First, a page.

AuthorRosen, Melanie M.
  1. Introduction

    Saturday morning cartoons are a pastime that many children of the twenty-first century do not remember. (1) Other than sleeping, in 1980, television was the number one activity that children in America took part in. (2) In 1990, Congress enacted the Children's Television Act ("CTA" or "Kid Vid Rule") to ensure the educational needs of children were being met by regulating broadcast television. (3) Research has shown that children continue to steadily watch television more than any other activity, but now children have more ways to watch television than ever before. (4) With Over-The-Top ("OTT") applications and services, children can now stream television shows from their cellphones, computers, or television sets using a connected device. (5) To keep up with the modernization of television, Commissioner Michael O'Reilly is proposing that the Federal Communications Commission ("FCC") amend the CTA to give greater flexibility to broadcasters by allowing broadcasters to air a host of children's programs on alternative networks. (6)

    Television not only entertains, but it also educates and informs. (7) Educational television programs are one way to positively influence children. (8) The CTA'S main purpose is to mandate that broadcasters serve the educational and informational needs of children. (9) Yet, broadcast networks are not the only channels with children's educational programs; for example, cable channels such as Disney and Nickelodeon are geared solely for children. (10) These channels have become replacements for broadcast networks needing to air these types of educational programs. (11)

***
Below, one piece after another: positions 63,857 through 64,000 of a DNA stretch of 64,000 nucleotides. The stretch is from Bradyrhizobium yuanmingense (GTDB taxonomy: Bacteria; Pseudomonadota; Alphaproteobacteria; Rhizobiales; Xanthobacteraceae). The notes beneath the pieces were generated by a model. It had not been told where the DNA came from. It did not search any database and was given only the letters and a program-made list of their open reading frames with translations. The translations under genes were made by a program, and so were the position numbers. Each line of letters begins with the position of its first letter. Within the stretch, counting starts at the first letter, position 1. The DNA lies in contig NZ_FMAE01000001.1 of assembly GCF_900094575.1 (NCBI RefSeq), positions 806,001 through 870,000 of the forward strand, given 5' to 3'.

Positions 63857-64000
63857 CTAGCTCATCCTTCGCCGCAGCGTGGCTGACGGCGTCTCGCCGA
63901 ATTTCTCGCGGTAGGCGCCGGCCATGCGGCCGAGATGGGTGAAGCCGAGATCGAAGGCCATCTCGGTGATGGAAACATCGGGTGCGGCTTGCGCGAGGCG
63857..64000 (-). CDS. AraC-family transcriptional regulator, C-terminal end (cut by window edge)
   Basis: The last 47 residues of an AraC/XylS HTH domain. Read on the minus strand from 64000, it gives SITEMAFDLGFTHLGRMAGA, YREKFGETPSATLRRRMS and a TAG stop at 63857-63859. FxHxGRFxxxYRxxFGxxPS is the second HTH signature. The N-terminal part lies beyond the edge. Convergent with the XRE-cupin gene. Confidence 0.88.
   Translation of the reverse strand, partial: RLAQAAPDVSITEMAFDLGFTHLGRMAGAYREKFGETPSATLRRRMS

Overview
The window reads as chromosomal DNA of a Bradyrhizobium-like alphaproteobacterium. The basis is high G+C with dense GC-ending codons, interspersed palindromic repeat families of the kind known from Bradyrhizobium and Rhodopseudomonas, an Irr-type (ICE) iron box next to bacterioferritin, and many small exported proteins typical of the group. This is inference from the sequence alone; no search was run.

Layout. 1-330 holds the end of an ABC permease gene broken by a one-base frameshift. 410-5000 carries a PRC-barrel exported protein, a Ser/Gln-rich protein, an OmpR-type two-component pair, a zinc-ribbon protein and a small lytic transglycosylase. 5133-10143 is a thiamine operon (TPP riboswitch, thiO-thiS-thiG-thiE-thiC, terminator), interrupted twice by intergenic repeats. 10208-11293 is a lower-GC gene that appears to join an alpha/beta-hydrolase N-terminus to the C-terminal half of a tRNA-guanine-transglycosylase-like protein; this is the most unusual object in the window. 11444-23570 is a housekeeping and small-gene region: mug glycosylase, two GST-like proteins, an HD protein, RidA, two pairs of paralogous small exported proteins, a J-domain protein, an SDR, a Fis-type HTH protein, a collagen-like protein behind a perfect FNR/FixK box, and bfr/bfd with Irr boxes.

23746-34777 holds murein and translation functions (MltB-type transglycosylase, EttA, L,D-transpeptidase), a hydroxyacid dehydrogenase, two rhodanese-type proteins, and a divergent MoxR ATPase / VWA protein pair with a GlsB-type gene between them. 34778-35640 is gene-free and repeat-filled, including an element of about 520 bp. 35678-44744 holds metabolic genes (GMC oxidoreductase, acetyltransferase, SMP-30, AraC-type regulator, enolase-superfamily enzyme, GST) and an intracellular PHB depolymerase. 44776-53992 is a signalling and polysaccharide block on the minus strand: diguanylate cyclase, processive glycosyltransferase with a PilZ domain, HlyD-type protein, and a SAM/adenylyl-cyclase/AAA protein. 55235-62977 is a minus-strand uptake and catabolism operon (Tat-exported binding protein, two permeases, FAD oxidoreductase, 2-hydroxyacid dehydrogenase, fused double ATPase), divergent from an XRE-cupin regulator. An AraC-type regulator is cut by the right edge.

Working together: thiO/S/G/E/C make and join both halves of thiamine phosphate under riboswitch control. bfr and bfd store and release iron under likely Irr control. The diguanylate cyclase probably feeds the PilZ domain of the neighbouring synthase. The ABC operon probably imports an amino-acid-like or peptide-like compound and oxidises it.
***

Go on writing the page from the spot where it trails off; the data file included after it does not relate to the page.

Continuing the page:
The FCC'S proposal to deregulate the CTA has caused much debate about whether the proposed amendments are in the best interest of children. (12) The FCC Commissioner has argued that the CTA is outdated and should be deregulated because it is regulating a form of television that is no longer being utilized by most children. (13) The way children watch television is more technologically advanced than ever before. (14) Nonetheless, groups against the deregulation of the CTA have argued that the 2018 Notice of Propose Rule Making ("NPRM") is ignoring low-income families, specifically by not quantifying educational programming as opposed to entertainment or considering the commercials and advertisements on OTT services. (15)

    The revision of the CTA in response to the increased use of OTT services is a big step in the right direction. (16) The main purpose of the CTA is to "enhance the education of children through the creation and production of television programming specifically directed toward the development of fundamental intellectual skills." (17) Amending the CTA to give broadcasters greater flexibility in how they broadcast children's programming will not deter from developing these skills. (18) Therefore, the proposed FCC Kid Vid Rule change does not neglect children because it addresses the modern challenges posed by oTT services, and keeps in mind the obligation to protect and educate all children.

  2. History

    1. Before the Children's Television Act of 1990